Flashback Friday: The Shoulders of Atlas: Rural Communities and Nuclear Missile Base Construction in Nebraska, 1958-1962 – Nick Batter

On a Friday afternoon in October 1958, more than a thousand people gathered in Mead, Nebraska, for the opening of the Farmer’s Union Co-op Grain Elevator. Flyers distributed throughout the county invited everyone to an open house to marvel at “Saunders County’s Newest Largest Most Modern Landmark of Progress.” The four-story structure towered over the town. Built along the railroad tracks, the new grain silos could hold more than three hundred thousand bushels, and the temperature within the bins was monitored and maintained by state-of-the-art electronics. To celebrate the achievement, cigars were passed out to men; women who attended were given flowers. The local newspaper reported that the commotion of the event caused the town’s first traffic jam. All told, the project boasted a price tag of $200,000.

But the enormity of Mead’s new grain elevator would be dwarfed within months by a project with a budget a hundred-fold greater. Located about an hour’s drive west of Strategic Air Command headquarters at Offutt Air Force Base, the federal land on the outskirts of Mead was selected to host one of three launch complexes of the first Atlas ICBM missile squadron in Nebraska. The construction of these bases would have an enormous impact on Mead and dozens of other communities across the state where Atlas bases were built. Over the course of just a few months, rural agricultural communities became the front lines of the Cold War.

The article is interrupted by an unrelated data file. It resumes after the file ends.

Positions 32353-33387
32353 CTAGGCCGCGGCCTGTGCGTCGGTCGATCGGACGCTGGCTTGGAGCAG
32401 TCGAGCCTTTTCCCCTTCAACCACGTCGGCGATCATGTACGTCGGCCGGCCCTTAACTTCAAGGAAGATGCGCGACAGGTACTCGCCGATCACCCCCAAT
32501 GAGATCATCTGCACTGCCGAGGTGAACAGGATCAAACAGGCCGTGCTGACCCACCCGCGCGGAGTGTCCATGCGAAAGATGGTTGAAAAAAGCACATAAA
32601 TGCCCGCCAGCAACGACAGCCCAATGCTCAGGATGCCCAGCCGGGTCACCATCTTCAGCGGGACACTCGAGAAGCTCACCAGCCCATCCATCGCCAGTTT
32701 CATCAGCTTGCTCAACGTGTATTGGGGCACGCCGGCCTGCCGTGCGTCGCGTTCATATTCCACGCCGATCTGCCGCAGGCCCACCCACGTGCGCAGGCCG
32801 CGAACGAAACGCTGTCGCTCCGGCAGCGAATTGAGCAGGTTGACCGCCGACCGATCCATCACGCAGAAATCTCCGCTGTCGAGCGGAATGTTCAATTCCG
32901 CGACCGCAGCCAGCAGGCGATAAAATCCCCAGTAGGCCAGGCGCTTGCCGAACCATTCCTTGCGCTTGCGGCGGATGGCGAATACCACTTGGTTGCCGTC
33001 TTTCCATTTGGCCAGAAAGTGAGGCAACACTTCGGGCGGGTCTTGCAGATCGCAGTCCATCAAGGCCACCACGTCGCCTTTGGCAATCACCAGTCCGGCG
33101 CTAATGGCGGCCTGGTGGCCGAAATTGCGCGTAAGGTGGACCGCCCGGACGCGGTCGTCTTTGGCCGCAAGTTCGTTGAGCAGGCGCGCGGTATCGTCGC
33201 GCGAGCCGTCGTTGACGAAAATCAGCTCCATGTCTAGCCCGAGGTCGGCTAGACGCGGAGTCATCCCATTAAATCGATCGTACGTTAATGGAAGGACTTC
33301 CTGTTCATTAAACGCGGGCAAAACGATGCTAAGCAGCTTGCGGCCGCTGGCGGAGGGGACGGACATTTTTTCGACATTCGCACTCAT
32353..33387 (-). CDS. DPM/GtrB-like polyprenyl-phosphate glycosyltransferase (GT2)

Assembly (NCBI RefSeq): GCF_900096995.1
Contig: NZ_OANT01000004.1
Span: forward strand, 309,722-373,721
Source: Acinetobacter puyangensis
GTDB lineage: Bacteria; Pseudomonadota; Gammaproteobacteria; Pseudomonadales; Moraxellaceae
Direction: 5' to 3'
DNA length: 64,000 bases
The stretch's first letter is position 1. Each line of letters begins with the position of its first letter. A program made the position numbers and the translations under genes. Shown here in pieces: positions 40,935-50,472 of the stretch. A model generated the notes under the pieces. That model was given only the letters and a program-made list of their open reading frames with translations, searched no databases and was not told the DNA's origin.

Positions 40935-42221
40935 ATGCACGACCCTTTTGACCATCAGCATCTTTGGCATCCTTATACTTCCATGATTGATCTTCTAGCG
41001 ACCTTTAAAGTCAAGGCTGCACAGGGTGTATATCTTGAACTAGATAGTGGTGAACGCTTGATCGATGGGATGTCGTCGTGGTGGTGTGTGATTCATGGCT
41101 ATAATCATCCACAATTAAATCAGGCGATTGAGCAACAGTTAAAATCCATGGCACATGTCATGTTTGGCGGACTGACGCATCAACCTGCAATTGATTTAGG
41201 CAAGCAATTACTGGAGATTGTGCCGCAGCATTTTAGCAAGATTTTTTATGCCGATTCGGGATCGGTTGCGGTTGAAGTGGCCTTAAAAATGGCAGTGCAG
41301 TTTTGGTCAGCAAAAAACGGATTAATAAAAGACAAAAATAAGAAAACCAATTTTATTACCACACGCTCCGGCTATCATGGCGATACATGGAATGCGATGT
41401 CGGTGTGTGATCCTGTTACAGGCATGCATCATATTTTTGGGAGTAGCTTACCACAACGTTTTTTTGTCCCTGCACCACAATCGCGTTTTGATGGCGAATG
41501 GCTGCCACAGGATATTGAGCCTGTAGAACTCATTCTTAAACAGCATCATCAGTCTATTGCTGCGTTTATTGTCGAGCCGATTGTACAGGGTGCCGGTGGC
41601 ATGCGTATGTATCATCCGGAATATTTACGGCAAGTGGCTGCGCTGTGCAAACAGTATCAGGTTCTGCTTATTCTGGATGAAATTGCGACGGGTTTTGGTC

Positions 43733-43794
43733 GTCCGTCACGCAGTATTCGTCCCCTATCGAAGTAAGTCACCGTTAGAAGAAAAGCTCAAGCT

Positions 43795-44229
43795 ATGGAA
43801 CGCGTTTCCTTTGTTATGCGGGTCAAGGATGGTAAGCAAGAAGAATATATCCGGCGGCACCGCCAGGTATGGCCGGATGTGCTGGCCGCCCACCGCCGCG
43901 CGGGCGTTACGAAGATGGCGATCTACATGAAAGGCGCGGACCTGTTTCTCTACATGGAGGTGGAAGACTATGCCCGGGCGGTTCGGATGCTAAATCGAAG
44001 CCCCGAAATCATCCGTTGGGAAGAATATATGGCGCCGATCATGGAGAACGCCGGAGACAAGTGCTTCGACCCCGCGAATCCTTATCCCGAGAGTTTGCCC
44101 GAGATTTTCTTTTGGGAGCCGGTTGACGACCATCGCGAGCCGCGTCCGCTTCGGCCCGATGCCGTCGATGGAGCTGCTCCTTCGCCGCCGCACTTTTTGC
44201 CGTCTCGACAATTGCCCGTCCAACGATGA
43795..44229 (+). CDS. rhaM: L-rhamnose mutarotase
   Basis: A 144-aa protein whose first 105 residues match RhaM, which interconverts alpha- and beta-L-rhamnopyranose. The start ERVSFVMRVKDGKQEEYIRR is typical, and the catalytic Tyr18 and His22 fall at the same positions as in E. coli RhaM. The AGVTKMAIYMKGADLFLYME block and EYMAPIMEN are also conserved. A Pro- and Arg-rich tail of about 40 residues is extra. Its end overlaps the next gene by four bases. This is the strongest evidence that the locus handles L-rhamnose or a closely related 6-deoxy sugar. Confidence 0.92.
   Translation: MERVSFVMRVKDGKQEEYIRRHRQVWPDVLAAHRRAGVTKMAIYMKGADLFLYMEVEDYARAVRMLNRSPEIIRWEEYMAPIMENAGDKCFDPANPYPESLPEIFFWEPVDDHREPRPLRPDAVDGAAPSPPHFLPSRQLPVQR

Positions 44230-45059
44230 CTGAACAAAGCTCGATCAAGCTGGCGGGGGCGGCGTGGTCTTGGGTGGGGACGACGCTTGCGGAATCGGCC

During the Second World War, thousands of young Nebraskans gave their lives on battlefields abroad. At the same time, coastal American cities dealt with the constant threat of Japanese I-boats and German U-boats. Yet it wasn’t until the Cold War that the American heartland was directly threatened by a foreign enemy. And yet, as the Soviet Union reached ever-greater heights with its missile program, American technology began to lag behind.

In September 1949, the United States announced that the Soviet Union had nuclear capability, after verifying the successful test of an atomic device in Kazakhstan. This revelation would directly influence American foreign policy for the next forty years. Of course, the Cold War also had a transformational effect at home. With the launch of Sputnik in 1957 and Soviet advances in rocketry, it became clear to the Eisenhower administration that the Soviets were quickly developing the capability to produce nuclear intercontinental ballistic missiles. In contrast to the hours of flight time required by a Soviet bomber, an ICBM could strike American soil within minutes.

Control of the United States’ nuclear force was vested in Strategic Air Command, which was relocated in 1948 to Offutt Air Force Base in Nebraska. As the fleet of American bombers grew steadily, the role of SAC also broadened to encompass fledgling missile programs and escort fighter squadrons. A history of Omaha by Lawrence Larsen and Barbara Cottrell summed up the command’s significance in the 1950s: